Dedicated IP Address
If you are on a shared hosting server you may need a Dedicated IP address for your site. Mine was on a private VPS so I’d nothing to do. Dedicated IPs should be pretty cheap from your hosting company.
There’s a great plugin for WordPress that allows you to make certain posts or pages use HTTPS or turn the whole site HTTPS including the admin section. It’s called WordPress HTTPS. It does a pretty good job of converting any urls it finds, including those in your content, to HTTPS automatically.
A quick way of switching all the internal urls to HTTPS once you have your secure cert installed is to add https:// to the WordPress URLs in Settings – General.
You may need to go into your theme’s code and convert any absolute http:// url references to relative urls. Especially if it’s old or custom made like mine. I found the following WordPress functions very handy here as it kinda future proofs your site if you ever switch urls again:
bloginfo( 'wpurl' );
bloginfo( 'template_url' );
bloginfo( 'stylesheet_url' );
Technically search engines may view your HTTP and HTTPS site as 2 separate sites and cry duplicate content. You could sort this by using a 301 redirect in your .htaccess file and using a “Canonical” tag.
One barrier to switching to HTTPS was that it can slow your site considerably as the encryption processes involved take time and cpu power but I havn’t noticed too much of a slow down. Bigger, busier sites may notice more. Here’s a Response report from Site24x7 for the changeover period (around May 7th). It looks bad but is only a slowdown of about 500ms on the previous weeks report:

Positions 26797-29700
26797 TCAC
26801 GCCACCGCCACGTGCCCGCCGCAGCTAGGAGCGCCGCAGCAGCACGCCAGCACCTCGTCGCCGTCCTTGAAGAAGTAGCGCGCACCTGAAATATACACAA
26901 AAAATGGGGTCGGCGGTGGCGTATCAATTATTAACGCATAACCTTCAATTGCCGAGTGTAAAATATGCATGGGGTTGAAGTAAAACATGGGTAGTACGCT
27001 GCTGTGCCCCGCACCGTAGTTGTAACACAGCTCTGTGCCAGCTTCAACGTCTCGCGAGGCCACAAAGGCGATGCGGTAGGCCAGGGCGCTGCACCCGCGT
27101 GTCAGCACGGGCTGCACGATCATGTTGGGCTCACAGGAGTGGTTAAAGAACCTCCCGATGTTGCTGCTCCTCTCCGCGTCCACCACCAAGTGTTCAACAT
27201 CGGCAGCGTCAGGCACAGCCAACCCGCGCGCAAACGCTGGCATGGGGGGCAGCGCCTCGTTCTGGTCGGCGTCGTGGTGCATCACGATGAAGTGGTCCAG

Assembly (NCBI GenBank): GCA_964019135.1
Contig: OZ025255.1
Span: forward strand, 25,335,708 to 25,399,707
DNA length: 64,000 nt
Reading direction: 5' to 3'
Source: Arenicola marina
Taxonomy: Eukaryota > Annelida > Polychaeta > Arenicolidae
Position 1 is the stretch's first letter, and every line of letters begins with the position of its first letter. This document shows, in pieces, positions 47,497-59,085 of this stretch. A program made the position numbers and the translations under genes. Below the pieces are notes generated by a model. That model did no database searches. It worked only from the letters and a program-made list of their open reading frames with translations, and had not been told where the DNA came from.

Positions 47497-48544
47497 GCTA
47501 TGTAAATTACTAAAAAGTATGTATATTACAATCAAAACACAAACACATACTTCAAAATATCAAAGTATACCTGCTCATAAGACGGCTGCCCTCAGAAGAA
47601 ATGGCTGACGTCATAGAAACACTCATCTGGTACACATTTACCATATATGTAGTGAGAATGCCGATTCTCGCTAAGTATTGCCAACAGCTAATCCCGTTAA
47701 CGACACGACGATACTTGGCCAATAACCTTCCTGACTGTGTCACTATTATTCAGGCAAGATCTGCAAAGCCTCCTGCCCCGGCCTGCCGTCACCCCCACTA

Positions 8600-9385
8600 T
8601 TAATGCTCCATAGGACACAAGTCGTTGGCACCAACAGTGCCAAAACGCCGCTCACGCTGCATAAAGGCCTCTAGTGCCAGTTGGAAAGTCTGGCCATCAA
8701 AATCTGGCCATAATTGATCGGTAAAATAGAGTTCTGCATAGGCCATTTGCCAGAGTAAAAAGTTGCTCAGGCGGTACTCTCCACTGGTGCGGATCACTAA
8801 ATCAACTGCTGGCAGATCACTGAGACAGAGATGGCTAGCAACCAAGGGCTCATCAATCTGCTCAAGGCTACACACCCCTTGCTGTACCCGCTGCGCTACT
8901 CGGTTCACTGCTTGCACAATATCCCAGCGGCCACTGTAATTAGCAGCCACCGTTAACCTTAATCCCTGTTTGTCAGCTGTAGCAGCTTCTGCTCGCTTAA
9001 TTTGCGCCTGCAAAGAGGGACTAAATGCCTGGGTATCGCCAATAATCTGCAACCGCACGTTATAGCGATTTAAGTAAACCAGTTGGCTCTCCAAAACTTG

You may be required to update your website url with other services providers like Google Analytics and Webmaster Tools but that’s a bit beyond the scope of this article!
The Rich Snippets thing has passed me by a bit recently and I only decided to look into it when a client of mine asked about it after having done some kind of SEO course. Here’s a full description of what Rich Snippets are on the Google site but basically it’s a way of controlling how you appear in Google search results.
You can have your result stand out from the rest and therefore have a better chance of being clicked simply by adding extra information to the result. In the example below, I’ve set my WordPress blog post to use the “Review” rich snippet which means there’s a star rating on my result in Google. It also includes breadcrumb links to different sections of my site under the main link “www.reverbstudios.ie > Blog > Reviews” as well as adding links to my Google + profile at the bottom. Catches the eye a bit more eh!?
To set this up on your WordPress based website, first install the “All In One Schema.org Rich Snippets” plugin, activate it then go to Posts – Add New. You’ll see a new box on the post editing screen called “Configure Rich Snippet” which allows you to fill out the info that appears in your Google result. You can currently choose from the following formats: